One church that’s chosen to stay open is Book of Acts Now Global Church in Brownwood, Texas. The lead pastor of the church, Jerry Bowers, says he believes people need church now more than ever.
“This is one of the worst crises that we’ve had in America in many years,” Bowers said in an interview with Yahoo News. “For most people who connect with a church, their church life is a real part of their support system. So during the worst crisis that many people have been through, we want to take away their support system? I don’t think that’s a good idea.”
Bowers’s church has seen a 50 percent decrease in attendance since the pandemic began, but he remains steadfast that its doors will remain open. Bowers says he has enacted social-distancing measures and suggested that older parishioners stay home, but he still believes attending services at the church is safer than going to the grocery store.
“About two blocks from where I live is a Walmart,” Bowers said. “They can have, like, 200 cars in the parking lot, people going into that store that are complete strangers and they don’t know what they’re being exposed to. In my church, most of the people who come here know each other. We’re practicing safeguards.”
“I’m not afraid of being exposed to this virus,” Bowers added. “I’m not going to live in fear, and I encourage those who come to my church, don’t live in fear.”
In New York, the epicenter of the U.S. coronavirus pandemic, Gov. Andrew Cuomo announced that he would ban all nonessential gatherings in an executive order back on March 20. Religious gatherings, however, were left off his ban list even though his office “urges [churches] to follow the CDC’s social-distancing guidance.”
“Now is not the time for large religious gatherings,” Cuomo said on April 7 during his daily coronavirus press conference. “We’ve paid this price already. We’ve learned this lesson. … Now is not the time.”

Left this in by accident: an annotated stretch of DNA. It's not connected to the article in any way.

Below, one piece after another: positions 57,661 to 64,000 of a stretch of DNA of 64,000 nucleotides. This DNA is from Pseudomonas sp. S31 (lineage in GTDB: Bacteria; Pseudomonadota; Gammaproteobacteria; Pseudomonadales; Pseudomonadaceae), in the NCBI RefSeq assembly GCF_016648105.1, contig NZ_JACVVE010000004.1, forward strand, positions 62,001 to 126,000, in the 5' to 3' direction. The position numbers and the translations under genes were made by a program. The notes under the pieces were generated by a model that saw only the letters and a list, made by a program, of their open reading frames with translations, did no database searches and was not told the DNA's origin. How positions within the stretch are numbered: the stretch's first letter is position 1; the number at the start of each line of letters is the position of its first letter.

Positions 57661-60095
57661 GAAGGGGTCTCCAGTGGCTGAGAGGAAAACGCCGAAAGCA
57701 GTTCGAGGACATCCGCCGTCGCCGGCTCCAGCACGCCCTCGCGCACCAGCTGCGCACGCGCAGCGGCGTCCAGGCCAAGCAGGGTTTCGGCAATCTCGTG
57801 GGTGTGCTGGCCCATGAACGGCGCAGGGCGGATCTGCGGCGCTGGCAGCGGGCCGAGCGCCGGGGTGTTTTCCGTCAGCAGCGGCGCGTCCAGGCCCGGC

One New York church choosing to follow Cuomo’s guidelines is Epiphany Church in Brooklyn, where lead pastor Brandon Watts has transitioned his church’s entire worship experience online.
“One of my roles and responsibilities is to make sure that I’m protecting our members, protecting those who attend our church,” Watts told Yahoo News. “And the only way we could really do that in a safe environment was to make sure that everybody stayed home.”
Watts says that while his church does not hold what he considers “large” gatherings, he understands that that guideline is open somewhat to interpretation. Even still, he added that pastors need to be mindful of the current situation.
“I think there is a danger in ignoring the state and local officials when they have stay-at-home orders,” Watts said. “I don’t look at it as an indictment against religious liberty. I think it’s a wisdom issue.”
Contrary to Pastor Bowers’s experience in Texas, the adjustments Watts has made have not taken a toll on the engagement at Epiphany Church. In fact, Watts has seen a 60 percent uptick in Sunday participation since it moved online. He’s encouraged by the numbers because he says church is still taking place.
“The church is not a building,” Watts said. “The church is not plaster and paint. The church is a body which is made up of people and that body is the church wherever you’re at.”